Mitchell replaces fire hydrants after 13 Investigates report
An Indiana city is installing new fire hydrants after 13 Investigates exposed a dangerous problem.
For months, the residents of Mitchell asked for emergency action to fix broken hydrants, but city leaders weren't acting quickly at all. It was only after a tragedy - and phone calls from residents to 13 Investigates - that the city got involved.
It's a common sight throughout Mitchell. Houses badly burned, or even burned to the ground, after emergency crews could not get water from nearby hydrants.
"Nobody had water. Hoses were all over the ground, no water running through them. None. It was just surreal. No water. None," said Tina Colbert.
Colbert's home sits just a half-block from two fire hydrants, but when neither of them worked, her home continued to burn.
"Gone. Gone to the ground," she said. "I've lost everything. My daughter and I only have the clothes on our back."
Pam Condra and her grandson tell the same story, after firefighters responded to an electrical fire at their home.
"They almost had the fire put out. Then they ran out of water," Condra said. "While this is happening, I'm standing there watching my home burn. Why wasn't there any water?"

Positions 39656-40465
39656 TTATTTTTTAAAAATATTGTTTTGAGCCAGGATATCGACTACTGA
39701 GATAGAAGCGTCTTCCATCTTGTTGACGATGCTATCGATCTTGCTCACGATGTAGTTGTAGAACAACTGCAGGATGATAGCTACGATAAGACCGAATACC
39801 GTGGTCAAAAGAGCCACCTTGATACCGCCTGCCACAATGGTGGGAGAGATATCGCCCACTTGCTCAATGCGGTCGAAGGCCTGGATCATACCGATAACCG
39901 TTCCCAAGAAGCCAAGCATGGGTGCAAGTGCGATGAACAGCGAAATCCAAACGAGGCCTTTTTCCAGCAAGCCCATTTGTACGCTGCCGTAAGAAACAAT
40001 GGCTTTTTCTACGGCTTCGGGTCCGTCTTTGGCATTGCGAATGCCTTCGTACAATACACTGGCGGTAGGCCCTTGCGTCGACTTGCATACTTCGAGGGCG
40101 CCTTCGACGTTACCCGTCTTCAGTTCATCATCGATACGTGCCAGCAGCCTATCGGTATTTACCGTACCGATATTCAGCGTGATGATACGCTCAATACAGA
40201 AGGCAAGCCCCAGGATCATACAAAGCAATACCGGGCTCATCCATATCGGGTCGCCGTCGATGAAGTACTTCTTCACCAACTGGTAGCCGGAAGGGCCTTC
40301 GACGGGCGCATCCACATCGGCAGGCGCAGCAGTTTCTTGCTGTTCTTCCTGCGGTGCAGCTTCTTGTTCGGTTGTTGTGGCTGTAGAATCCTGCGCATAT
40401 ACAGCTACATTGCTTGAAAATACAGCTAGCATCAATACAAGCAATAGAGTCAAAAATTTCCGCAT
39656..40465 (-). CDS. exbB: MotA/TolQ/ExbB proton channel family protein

13 Investigates first showed the problem in June. We asked just how many Mitchell fire hydrants were broke and city officials gave us a disturbing answer.
"I really don't know," said Mayor Gary Pruitt.
"When's the last time the hydrants have been tested?" asked senior investigative reporter Bob Segall.
"I don't know when they were tested," Pruitt said.
"If you don't know how many are working and you don't know the last time they were tested, this seems like a pretty significant safety issue for your entire city," Segall said.
"Well, yes it is," Pruitt responded.
Two months later, the city has made some major changes. Since our report, the Mitchell Fire Department has flushed and tested all 207 fire hydrants in the city.
Pruitt says investigators have identified five hydrants that are broken beyond repair and all of them are being replaced by the end of this month. The water department is also installing three additional hydrants in areas that don't have them.
The new hydrants will offer better fire protection for hundreds of Mitchell residents and they will hopefully prevent more families from losing everything in a house fire.
The city isn't out of the woods just yet, however. Pruitt says it's been a busy summer repairing water main breaks throughout Mitchell. Some mains and some hydrants are more than 70 years old, so repairs to that infrastructure is something that likely won't go away soon.